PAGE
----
Opinions and Editorials

Jun. 24, 2020

Newsweek: Amidst Chinese Aggression, U.S. Cannot Afford to Dilute Its IP Laws by Adam Mossoff

America’s trade war with China took an unexpected turn with the onset of the COVID-19 pandemic. As the global shutdown continues to ravage both countries’ populations and economies, the trade war has taken a backseat to more critical health and economic concerns.

Progress is being made against COVID-19 thanks to an unprecedented response by the biopharmaceutical sector. Hundreds of potential treatments and vaccines are currently being tested and more than one-half of this research and development is occurring in the U.S. But China is making gains in its intellectual property protections that will have far more important long-term implications in its race to develop and grow its own innovation economy.

China has turbocharged its efforts to safeguard its own IP with its recent announcement of its “Iron Fist” IP enforcement plan. Yet China continues to disrespect other countries’ innovators and creators with its rampant IP theft. China’s dual strategy of protecting its domestic IP while stealing the labors of innovators and creators in other countries represents quite the paradox. The country is embracing these two seemingly contradictory IP strategies in attempting to grow its own innovation economy in these troubled times.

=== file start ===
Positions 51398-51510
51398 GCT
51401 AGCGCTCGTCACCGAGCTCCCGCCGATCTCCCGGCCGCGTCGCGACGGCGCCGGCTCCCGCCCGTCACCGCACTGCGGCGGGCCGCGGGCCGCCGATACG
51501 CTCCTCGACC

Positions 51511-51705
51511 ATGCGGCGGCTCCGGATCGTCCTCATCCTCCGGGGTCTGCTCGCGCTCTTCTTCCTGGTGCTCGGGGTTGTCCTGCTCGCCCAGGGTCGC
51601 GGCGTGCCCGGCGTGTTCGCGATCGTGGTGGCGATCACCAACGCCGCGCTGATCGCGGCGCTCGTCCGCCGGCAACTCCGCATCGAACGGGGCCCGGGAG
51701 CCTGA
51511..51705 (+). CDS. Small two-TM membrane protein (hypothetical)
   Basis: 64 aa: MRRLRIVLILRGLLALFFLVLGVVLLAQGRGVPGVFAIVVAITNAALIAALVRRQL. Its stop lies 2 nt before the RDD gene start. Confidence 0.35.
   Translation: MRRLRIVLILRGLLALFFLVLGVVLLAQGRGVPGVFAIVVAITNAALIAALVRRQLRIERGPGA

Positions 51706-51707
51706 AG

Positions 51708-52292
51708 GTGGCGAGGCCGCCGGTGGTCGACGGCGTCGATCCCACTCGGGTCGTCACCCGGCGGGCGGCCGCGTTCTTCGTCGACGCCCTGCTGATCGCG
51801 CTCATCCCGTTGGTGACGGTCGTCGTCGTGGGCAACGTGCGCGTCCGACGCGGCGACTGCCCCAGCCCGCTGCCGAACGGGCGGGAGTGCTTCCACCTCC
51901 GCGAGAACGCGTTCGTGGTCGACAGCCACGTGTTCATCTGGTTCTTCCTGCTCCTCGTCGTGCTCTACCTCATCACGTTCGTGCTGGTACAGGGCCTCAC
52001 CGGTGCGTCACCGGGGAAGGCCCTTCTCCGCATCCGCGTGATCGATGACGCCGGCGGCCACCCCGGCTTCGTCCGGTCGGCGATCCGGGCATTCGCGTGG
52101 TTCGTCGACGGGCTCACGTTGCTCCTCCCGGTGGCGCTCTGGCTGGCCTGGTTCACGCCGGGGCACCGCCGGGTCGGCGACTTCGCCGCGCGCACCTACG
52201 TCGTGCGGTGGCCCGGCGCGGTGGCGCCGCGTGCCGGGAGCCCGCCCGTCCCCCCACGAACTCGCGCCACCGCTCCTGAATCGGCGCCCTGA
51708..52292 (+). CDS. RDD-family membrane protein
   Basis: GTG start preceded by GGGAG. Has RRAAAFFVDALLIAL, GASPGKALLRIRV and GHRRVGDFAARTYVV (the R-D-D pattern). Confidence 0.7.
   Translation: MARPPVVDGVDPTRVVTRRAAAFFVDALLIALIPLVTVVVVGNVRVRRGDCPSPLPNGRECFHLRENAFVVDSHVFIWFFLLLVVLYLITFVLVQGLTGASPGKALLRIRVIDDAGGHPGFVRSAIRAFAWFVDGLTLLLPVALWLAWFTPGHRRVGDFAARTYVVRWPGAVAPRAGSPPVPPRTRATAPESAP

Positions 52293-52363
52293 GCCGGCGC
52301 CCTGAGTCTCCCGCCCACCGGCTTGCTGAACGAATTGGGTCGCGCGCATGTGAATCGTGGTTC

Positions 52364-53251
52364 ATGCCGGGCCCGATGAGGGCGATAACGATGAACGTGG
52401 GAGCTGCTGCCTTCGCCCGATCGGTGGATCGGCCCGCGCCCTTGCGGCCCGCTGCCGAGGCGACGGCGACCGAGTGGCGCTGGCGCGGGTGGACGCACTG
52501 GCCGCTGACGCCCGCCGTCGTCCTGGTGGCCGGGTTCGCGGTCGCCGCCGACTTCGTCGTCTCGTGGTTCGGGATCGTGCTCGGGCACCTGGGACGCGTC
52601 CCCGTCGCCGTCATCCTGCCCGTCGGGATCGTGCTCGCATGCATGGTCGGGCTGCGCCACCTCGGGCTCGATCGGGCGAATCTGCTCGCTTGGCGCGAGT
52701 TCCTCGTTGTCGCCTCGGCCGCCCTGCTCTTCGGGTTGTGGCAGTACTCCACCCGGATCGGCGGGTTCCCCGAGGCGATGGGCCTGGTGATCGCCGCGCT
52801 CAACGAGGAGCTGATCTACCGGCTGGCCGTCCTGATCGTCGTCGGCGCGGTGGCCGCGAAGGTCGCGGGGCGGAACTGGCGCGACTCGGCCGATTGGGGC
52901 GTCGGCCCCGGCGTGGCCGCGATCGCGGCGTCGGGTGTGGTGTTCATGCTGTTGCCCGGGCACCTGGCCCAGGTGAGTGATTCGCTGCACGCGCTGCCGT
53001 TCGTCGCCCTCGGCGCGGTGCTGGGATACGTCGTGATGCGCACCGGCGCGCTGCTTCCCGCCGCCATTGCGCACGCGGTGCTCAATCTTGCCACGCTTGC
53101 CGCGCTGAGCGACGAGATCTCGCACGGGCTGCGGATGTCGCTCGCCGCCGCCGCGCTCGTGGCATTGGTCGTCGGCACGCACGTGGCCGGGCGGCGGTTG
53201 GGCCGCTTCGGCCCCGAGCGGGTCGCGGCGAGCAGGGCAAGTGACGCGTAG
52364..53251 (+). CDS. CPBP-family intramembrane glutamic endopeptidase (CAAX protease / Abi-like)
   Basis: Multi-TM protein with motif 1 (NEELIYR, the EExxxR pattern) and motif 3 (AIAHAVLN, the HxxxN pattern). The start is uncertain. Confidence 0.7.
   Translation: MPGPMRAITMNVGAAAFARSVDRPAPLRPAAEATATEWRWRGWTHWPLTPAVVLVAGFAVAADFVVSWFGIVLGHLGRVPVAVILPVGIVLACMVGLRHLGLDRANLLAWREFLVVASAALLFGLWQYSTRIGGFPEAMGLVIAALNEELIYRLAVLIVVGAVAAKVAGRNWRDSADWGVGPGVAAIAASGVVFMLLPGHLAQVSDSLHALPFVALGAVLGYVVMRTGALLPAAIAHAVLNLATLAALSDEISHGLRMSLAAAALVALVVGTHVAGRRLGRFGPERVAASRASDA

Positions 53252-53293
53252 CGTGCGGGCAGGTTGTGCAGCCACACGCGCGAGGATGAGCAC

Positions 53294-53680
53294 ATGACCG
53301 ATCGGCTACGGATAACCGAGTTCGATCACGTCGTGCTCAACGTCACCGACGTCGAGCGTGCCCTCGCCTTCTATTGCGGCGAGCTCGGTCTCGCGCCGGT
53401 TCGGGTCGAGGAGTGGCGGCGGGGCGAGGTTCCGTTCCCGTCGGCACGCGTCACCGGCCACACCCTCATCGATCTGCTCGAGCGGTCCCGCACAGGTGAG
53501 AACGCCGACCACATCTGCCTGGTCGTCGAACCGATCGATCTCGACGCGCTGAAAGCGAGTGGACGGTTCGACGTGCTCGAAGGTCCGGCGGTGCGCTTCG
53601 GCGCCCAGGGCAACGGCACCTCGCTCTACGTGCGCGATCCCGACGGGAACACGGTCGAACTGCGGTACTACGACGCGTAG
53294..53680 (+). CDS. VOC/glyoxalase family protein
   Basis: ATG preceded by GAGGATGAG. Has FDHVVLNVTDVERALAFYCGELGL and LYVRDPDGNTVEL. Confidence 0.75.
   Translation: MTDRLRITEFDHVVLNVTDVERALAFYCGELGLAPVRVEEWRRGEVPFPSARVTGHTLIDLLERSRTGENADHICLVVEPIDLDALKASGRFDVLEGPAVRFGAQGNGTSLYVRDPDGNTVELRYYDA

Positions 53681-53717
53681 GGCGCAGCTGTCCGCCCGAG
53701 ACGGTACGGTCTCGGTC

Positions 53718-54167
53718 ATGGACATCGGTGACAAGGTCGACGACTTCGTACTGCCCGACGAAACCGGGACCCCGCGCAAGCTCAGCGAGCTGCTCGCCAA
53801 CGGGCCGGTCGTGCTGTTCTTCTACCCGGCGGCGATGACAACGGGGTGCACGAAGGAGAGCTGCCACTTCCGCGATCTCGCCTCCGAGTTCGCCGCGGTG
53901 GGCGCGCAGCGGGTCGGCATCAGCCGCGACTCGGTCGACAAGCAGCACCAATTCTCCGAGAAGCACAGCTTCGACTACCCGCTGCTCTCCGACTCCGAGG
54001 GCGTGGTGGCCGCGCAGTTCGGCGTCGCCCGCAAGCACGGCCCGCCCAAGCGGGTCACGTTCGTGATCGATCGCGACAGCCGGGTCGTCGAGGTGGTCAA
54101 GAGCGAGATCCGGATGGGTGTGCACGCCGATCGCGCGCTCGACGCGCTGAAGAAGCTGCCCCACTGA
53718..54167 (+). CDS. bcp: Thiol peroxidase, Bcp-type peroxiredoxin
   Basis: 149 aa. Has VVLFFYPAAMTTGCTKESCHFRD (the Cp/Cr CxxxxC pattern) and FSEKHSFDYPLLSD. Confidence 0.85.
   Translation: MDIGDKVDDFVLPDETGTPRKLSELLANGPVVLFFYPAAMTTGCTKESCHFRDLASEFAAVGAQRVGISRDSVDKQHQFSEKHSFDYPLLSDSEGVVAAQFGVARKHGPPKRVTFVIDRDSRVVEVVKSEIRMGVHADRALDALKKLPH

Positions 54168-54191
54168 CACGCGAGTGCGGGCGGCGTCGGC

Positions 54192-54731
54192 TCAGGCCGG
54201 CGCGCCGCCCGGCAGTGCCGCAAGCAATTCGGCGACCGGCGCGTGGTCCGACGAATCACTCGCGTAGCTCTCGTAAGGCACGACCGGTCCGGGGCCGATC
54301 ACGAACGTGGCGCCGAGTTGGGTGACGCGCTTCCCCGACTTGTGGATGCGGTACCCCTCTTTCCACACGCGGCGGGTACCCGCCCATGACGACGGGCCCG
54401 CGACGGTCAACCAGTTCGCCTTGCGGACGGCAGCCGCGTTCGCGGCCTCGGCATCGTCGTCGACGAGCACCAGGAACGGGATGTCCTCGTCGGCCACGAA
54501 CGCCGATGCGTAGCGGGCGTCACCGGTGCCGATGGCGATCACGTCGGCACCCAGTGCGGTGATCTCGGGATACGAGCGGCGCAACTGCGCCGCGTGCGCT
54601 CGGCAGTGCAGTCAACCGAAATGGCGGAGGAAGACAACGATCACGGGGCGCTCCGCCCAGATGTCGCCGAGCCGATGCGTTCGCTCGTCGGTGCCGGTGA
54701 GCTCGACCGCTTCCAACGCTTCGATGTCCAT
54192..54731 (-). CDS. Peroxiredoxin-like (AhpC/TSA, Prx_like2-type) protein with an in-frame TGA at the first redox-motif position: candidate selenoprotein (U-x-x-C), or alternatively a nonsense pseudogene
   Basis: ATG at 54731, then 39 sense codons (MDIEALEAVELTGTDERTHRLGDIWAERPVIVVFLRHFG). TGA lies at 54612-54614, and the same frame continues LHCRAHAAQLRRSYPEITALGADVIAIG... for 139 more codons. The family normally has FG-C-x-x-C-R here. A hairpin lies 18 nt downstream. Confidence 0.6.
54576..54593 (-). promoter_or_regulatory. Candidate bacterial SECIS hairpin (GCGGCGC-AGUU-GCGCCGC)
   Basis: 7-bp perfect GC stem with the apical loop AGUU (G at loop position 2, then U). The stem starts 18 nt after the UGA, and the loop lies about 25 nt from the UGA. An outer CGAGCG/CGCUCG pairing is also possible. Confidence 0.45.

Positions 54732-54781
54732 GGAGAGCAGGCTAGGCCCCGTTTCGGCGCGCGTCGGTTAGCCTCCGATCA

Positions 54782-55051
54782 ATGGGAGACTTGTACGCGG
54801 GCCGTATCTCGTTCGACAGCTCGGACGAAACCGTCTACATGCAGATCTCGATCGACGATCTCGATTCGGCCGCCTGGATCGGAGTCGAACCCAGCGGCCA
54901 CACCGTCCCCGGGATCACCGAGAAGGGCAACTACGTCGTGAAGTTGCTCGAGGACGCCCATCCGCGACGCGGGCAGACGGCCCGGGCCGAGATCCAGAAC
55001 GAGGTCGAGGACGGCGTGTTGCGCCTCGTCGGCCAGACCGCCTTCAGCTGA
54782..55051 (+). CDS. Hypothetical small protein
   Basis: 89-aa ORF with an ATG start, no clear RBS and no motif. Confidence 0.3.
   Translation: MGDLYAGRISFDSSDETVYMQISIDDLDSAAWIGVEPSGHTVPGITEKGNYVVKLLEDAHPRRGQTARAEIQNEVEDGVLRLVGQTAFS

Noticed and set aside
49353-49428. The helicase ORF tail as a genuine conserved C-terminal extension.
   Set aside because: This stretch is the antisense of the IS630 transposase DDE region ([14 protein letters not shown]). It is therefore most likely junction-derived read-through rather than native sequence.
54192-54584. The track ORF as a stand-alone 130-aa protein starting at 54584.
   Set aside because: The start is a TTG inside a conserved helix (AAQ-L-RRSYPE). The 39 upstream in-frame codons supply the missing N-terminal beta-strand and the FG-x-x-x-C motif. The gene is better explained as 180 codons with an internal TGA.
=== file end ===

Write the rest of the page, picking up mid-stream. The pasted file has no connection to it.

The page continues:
Recently released reports by the U.S. Trade Representative and the House Republican Study Committee specifically call out China for its blatant IP piracy. They call for action by the U.S. government to better protect the fruits of creative labors of U.S. citizens. Unfortunately, rather than adopting better IP protections to respond to global threats from the People’s Republic of China, the U.S. is instead diluting its IP laws and undermining its own innovators and creators.

During the pandemic, the focus of the U.S. has been on weakening biopharmaceutical patents. But many other IP rights besides patent rights are under challenge today. Another example is copyright. The U.S. further risks losing its competitive advantage over China in securing IP from theft in in the upcoming copyright case at the Supreme Court, Google v. Oracle.